Jacksonville Mayor Lenny Curry galvanized the community Monday with a brief statement on National Anthem protests at NFL games, such as the Jaguars’ tilt in London.
“I stand and cover my heart for the pledge and the anthem. I think it’s stupid to do otherwise. The US Constitution protects the right for a lot of people to do a lot of stupid things,” was the part that people focused on.
Curry, who has co-branded with the Jaguars both individually and collectively, was asked for more detail Tuesday.
“I said what I have to say. You saw my statement yesterday,” Curry said, adding that he is focused on “storm recovery.”
Curry did fly back with the team from London after Sunday’s game, but it doesn’t appear the Mayor debated with players about the decision to kneel or not.
“We had a nice flight back,” Curry said. “I said all I have to say.”
For Curry, this issue is a political minefield, created after a President of his party whipped up the base at an Alabama political rally by imploring NFL owners to fire protesting players.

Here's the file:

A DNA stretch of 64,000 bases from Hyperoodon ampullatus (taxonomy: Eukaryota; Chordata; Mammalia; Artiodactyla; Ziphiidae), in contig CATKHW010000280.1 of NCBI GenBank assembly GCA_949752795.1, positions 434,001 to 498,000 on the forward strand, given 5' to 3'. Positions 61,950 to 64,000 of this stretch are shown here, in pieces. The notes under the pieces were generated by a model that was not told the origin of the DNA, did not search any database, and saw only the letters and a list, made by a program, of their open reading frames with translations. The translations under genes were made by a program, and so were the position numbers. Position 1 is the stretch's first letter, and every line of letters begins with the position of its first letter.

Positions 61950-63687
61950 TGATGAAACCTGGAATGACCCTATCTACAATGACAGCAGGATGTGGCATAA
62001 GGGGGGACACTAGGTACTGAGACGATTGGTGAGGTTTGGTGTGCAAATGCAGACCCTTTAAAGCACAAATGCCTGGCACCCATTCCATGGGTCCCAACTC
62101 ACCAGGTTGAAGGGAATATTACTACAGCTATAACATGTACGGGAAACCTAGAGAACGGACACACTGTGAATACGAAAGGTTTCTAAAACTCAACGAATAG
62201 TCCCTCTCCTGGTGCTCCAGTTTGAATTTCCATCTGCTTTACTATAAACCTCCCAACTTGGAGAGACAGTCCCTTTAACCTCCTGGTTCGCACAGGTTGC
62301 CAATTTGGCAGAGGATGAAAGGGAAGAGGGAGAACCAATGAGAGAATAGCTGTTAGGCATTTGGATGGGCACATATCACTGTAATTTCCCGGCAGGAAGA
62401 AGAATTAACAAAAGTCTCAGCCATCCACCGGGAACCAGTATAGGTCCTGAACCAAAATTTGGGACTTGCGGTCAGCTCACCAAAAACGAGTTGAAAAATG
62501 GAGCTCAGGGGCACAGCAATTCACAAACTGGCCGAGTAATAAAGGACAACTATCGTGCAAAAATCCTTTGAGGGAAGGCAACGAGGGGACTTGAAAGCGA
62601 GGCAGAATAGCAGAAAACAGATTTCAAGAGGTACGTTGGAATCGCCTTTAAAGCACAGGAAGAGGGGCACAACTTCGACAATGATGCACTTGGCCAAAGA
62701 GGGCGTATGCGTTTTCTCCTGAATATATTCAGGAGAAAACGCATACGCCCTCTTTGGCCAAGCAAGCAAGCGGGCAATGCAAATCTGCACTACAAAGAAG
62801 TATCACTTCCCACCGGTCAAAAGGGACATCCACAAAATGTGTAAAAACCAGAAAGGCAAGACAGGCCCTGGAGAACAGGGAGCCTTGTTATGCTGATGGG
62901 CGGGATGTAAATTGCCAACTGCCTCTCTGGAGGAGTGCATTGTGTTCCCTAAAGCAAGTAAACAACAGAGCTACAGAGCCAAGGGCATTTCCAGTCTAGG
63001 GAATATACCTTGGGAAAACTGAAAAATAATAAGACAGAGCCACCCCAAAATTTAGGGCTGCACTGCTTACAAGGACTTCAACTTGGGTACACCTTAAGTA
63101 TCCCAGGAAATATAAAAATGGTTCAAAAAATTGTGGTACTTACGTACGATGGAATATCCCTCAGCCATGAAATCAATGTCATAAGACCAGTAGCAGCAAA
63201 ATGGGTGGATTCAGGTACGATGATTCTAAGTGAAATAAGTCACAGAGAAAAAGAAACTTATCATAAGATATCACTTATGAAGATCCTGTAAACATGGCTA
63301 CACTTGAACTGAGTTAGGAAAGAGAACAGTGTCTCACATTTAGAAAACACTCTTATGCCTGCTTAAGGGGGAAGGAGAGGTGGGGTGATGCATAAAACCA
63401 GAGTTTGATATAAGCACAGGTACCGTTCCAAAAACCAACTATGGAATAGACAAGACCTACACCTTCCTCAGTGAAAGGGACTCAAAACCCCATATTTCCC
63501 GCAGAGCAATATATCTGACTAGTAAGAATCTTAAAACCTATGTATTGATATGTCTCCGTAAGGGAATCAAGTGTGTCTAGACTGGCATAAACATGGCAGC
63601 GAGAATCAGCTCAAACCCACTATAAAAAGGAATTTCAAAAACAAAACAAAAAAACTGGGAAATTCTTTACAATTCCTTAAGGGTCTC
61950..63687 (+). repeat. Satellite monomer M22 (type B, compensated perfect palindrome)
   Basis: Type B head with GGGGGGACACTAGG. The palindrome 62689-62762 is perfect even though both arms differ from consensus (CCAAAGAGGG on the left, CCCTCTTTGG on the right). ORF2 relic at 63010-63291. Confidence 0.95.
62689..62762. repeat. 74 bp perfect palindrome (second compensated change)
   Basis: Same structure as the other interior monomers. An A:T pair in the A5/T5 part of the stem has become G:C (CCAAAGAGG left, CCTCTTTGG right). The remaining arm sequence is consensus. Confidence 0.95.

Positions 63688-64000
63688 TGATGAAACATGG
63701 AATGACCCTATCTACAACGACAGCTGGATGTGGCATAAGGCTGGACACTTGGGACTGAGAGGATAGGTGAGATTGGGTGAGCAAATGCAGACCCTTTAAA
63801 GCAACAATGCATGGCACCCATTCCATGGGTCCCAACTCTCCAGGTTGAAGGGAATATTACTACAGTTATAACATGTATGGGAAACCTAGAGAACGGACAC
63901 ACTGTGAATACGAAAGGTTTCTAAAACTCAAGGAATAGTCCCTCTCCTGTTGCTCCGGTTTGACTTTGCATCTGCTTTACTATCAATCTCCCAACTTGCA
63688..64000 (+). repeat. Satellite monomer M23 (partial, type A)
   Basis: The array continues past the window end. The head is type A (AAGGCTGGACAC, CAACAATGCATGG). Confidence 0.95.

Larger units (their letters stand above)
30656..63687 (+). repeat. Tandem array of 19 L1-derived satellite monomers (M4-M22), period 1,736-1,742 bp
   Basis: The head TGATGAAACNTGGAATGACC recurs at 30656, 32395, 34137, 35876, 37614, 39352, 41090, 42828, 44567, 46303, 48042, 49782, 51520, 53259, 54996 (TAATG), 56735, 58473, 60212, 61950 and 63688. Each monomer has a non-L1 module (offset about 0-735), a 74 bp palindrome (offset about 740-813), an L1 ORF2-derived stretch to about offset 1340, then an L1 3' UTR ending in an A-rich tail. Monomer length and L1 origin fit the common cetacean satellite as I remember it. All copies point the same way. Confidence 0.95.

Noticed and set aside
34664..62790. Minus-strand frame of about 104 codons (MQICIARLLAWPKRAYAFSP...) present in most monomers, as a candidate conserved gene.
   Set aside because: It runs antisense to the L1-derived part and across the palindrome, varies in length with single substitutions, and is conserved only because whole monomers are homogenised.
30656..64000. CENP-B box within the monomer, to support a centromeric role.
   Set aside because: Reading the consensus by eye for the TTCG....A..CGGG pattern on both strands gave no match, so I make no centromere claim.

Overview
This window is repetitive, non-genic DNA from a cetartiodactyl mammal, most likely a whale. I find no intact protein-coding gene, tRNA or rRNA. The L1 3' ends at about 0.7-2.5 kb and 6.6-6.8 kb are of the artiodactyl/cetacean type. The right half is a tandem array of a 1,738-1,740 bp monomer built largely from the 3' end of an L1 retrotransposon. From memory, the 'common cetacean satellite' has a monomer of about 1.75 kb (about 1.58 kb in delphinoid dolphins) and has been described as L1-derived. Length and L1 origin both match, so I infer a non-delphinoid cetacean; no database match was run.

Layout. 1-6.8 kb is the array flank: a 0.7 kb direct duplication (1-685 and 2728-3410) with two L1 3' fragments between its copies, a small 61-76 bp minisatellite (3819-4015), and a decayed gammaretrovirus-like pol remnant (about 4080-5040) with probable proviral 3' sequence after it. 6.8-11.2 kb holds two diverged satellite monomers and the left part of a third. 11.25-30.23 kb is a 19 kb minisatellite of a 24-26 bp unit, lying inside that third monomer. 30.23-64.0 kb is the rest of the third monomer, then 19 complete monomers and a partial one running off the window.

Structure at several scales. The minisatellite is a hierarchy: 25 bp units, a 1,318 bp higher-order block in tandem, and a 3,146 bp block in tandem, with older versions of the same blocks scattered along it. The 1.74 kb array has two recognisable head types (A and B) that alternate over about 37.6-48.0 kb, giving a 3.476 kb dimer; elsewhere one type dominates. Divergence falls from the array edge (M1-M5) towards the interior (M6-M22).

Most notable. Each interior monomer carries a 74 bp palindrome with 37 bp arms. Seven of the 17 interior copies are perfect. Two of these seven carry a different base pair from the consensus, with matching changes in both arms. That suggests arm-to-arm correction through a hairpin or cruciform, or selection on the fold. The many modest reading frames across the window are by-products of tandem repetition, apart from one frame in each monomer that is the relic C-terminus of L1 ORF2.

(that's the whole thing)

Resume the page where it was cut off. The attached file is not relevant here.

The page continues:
As a Republican Mayor who has co-branded with the team and owner Shad Khan early and often, the chasm between the position taken by Khan and the vast majority of NFL ownership and that of President Trump and his adherents is a no man’s land.
Curry has dealt with local blowback after various Trump blasts from the past.
The Mayor spent weeks defending his defense of President Trump declaring that he wanted the U.S. out of the Paris Accord on climate change.
And in 2016, Curry courted controversy by emceeing a Trump rally in Jacksonville; though his portion of the program was early in the evening, Curry took a lot of heat in the media and social media for participating.
Meanwhile, the Jaguars are taking a lot of hits from disgruntled fans in the wake of the protest, despite the biggest win of the Blake Bortles era; it will be interesting to see how anthem aggravation affects the box office when the Jaguars play at home again.